With automobiles come tourists. And tourists need places to go. Morrison County was (and is) the heart’s delight for tourism promoters from the earliest days of auto travel. From the Jefferson Highway International Tourist Guide published in 1923, visitors were urged to enjoy Morrison County’s hunting, fishing, and camping. The health effects of a trip to the county were also touted. “A vacation of this kind in the pine forests around our lakes will put new pep into you, clear out your soot lined lungs, put color in your face and red corpuscles in your blood.”

When motoring tourists came to Morrison County to seek their “red corpuscles,” they had to have a place to stay. Thus were born cabin camps. Cabin camps were also called motor courts, tourist camps, tourist cottages, and tourist courts. They were the forerunner to motels. The difference between cabin camps and hotels was the tourist’s access to his automobile. Cabin camps had individual cabins that allowed only a door to separate one from his car, whereas with a hotel, there was a main entrance, lobby, and staircase to contend with. Early motels also gave tourists direct access from their rooms to the parking lot, but the rooms were attached to one another as a long building, rather than standing alone as individual cabins.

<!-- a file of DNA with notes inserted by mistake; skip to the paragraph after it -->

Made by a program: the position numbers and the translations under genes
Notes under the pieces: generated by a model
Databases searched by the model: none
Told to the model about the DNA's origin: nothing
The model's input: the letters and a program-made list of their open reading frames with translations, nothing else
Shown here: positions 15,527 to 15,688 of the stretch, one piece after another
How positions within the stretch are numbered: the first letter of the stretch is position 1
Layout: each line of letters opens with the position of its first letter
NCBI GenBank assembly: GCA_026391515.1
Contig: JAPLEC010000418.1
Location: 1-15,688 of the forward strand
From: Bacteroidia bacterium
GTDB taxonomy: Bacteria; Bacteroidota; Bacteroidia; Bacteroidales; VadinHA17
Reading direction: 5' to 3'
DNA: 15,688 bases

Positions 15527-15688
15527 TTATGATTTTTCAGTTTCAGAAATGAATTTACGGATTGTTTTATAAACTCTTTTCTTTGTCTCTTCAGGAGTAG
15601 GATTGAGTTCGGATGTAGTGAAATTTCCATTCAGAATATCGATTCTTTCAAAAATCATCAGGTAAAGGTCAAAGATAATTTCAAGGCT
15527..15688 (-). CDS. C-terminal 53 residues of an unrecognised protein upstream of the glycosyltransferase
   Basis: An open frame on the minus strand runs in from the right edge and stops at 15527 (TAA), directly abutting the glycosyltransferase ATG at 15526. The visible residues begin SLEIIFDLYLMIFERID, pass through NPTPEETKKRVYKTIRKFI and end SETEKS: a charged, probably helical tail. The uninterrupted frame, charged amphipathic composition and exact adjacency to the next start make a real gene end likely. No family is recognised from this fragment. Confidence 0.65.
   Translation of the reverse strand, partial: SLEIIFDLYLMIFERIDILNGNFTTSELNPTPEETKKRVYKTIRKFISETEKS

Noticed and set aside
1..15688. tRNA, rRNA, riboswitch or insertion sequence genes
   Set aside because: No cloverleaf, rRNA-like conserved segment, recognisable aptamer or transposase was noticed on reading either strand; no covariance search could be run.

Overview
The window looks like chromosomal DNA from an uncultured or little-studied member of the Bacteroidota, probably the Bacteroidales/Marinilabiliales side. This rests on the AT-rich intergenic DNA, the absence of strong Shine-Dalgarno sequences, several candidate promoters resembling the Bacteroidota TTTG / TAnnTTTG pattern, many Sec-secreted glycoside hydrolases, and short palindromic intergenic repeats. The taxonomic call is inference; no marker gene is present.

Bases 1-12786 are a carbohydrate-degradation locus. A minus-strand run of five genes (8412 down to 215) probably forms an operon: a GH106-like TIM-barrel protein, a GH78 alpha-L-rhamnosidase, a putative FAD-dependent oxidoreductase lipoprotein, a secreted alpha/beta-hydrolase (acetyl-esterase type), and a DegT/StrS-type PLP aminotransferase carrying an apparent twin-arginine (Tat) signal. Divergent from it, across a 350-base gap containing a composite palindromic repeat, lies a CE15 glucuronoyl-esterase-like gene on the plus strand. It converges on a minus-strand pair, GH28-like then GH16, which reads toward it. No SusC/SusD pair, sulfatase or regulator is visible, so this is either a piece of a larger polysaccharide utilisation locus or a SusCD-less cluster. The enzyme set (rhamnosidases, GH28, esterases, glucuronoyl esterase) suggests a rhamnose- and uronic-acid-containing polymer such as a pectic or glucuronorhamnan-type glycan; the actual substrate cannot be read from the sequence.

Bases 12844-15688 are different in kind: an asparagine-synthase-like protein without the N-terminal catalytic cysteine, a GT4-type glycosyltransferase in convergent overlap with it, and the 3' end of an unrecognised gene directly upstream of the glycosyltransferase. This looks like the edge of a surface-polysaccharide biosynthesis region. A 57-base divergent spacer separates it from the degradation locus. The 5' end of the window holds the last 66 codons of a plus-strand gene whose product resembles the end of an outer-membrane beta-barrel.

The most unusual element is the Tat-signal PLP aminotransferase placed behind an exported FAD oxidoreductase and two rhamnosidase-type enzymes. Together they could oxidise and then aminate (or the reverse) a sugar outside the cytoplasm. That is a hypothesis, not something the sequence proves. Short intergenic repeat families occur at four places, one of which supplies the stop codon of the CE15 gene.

Morrison County had several cabin camps, many of which eventually became motels. Shady Oaks Cabins were located in Royalton. A 1948 phone directory ad showed that Leo B. Mulligan was the owner. George and Rose Moscher owned tourist cottages in Motley according to a 1949-50 directory.

Little Falls had most of the cabin camps in the county, including the Shady Pine, the Maple Leaf, the Smithville, the Spanish Village, and the Wigwam. Each of these has its own extensive history, with several name changes and owners. Motels in Morrison County include the Bel-Air, the Innsbrook, the Knotty Pine, the Pine Edge Motel, the Super 8, AmericInn, and Country Inn & Suites. The Super 8, AmericInn, and County Inn & Suites actually return to a hotel format by bringing back a lobby and having doors to rooms on the insides of the buildings, instead of having doors open onto parking lots.

In researching cabin camps and motels, phone directory yellow pages were an excellent source of information. The ads showed when new owners took over (and frequently named those owners), when remodeling took place, and the amenities offered by cabin camps and motels. A drawback to yellow pages ads is that if a business decided not to advertise, historical information has to be gathered from other sources.

For example, the Shady Pine Cabin Camp was opened in 1932 by Fred Bergstrom. He ran the camp until 1938, but advertising for the place doesn’t appear until 1939, when P.G. and Alta Nichols bought it. Fred Bergstrom’s daughter, Doris, provided some of the early history for the Shady Pine. She said that the neighbors across the street saw the success of the Shady Pine Cabin Camp and decided to start their own . . . the MapleLeaf Cabin Camp. Doris went on to say that the woman who ran the Maple Leaf at the time would come into the street and attempt to steer tourists away from the Shady Pine toward the Maple Leaf.